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America is known as the land of opportunity. Each year, many young men and women work hard for a chance to become an emergency responder. Frequently, this conscious choice represents a “burning” desire to join a fire department and serve a particular community.
Incalculable time is spent away from friends and family in preparing for every phase of the process. For a career department, there is the written exam, the oral interview, the medical evaluation and normally a physical-agility component. For the volunteer department, there are interviews and peer reviews for membership. The fortunate few are finally accepted. The sacred badge is obtained. Everyone’s belief is that the Maltese cross or Star-of-Life will be worn proudly for many decades.
Then, all of a sudden, attitudes and behavior change. The new member becomes a liability, often getting into the “hot seat” because of a breach of the rules and regulations. Many times, it involves irresponsibility, unreliability or a substance-abuse issue. This can happen in the probationary phase or upon earning the “right to ride” on the apparatus.
Many educators and emergency responders, especially those working the employee assistance arena, believe that the current method of training is seriously failing both the individual and the community. Often, there is a misguided expectation of the job of a firefighter or paramedic. Identifying the source problem is easy; determining a solution is risky.
Repeatedly, training officers do not explain that the new firefighter will not battle blazes and make rescues each month. New paramedics will not use advanced life support skills every week. Daily life in the emergency services is not a scene from “Ladder 49” or “Backdraft.” Regularly, the newest members enter into an assignment and do not adjust to the culture because they lack the proper insight.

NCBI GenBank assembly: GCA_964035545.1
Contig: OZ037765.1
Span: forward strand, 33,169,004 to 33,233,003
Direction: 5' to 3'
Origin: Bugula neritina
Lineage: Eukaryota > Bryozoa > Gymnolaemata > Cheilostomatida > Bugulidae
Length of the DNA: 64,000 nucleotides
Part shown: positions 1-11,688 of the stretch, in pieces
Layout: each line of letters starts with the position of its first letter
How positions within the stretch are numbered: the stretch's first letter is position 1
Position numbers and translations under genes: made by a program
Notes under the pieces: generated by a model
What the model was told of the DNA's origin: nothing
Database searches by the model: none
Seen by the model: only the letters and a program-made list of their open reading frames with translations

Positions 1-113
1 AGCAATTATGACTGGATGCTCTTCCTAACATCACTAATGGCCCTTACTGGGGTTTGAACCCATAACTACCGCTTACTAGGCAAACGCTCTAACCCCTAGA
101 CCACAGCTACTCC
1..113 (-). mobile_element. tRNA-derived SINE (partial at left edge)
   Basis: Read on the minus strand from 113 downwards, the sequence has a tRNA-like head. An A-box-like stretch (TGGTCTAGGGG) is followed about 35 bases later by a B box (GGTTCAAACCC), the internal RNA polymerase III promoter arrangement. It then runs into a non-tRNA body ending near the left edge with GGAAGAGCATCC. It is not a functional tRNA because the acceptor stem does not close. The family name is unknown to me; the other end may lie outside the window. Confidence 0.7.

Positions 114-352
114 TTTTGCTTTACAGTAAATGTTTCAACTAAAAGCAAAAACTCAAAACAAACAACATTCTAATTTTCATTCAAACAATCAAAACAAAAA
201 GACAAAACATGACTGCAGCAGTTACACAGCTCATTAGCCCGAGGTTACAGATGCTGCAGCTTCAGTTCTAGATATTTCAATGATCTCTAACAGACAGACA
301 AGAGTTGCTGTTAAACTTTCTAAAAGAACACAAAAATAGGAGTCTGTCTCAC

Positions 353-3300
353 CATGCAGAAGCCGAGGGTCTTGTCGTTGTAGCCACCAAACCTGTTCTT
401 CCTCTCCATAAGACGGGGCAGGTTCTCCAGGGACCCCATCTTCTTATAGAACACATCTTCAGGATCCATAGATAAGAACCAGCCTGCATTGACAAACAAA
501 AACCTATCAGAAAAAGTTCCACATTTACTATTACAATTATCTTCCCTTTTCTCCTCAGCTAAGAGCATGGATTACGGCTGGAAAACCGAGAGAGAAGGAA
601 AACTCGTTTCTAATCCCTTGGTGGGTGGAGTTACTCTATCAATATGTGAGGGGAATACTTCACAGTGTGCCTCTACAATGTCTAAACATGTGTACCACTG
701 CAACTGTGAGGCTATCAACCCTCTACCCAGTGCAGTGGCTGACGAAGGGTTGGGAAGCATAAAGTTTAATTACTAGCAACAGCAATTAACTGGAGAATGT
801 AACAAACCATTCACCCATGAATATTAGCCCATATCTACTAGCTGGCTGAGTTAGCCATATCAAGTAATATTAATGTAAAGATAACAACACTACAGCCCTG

In the Philadelphia Fire Department, adjustments have been made to the very challenge of recruitment and retention. Both are structured processes. Seasoned veterans provide a realistic view before hiring and during recruit training. Time is spent on perception issues, recent trends, personal responsibilities and gaining an understanding of the role of the contemporary early responders. Deputy Chief Gary Appleby presents a classroom program on “Values.” This is a no-nonsense session that examines dedication to the department and service to the community. This class is the “backbone” of the 16-week cadet curriculum. It is specifically designed to connect all the lessons on emergency response and the environment of the fire station.
Currently, working in professional performance as the special investigation officer for the fire chief, I have observed valid reasons for new members becoming frustrated and becoming disciplinary challenges. Many are devastated by the increase in emergency medical calls and public education assignments and decrease in fire duty. Often, the new members are caught in a “bait-and-switch” deal crafted by fire service trainers. Changes in the fire service are authentic. Providing an honest view of the modern mission is essential. Awareness training must provide an objective view of duties and diversity. Task-level employees must be forewarned of the need to be available for “working weekends,” the performance of routine janitorial jobs and the requirement to be drug and alcohol free.
The position of firefighter-paramedic needs an in-depth orientation from all perspectives. Individuals and organizations will waste precious time, energy and money in a “losing situation” if station-maintenance duties, the importance of continuous training and need to be role models are not discussed. Increase the odds of a successful recruiting and retaining by providing a meaningful overview of the position. Learn that long-term productive members need a genuine indoctrination into the challenges of firehouse living and fireground activities.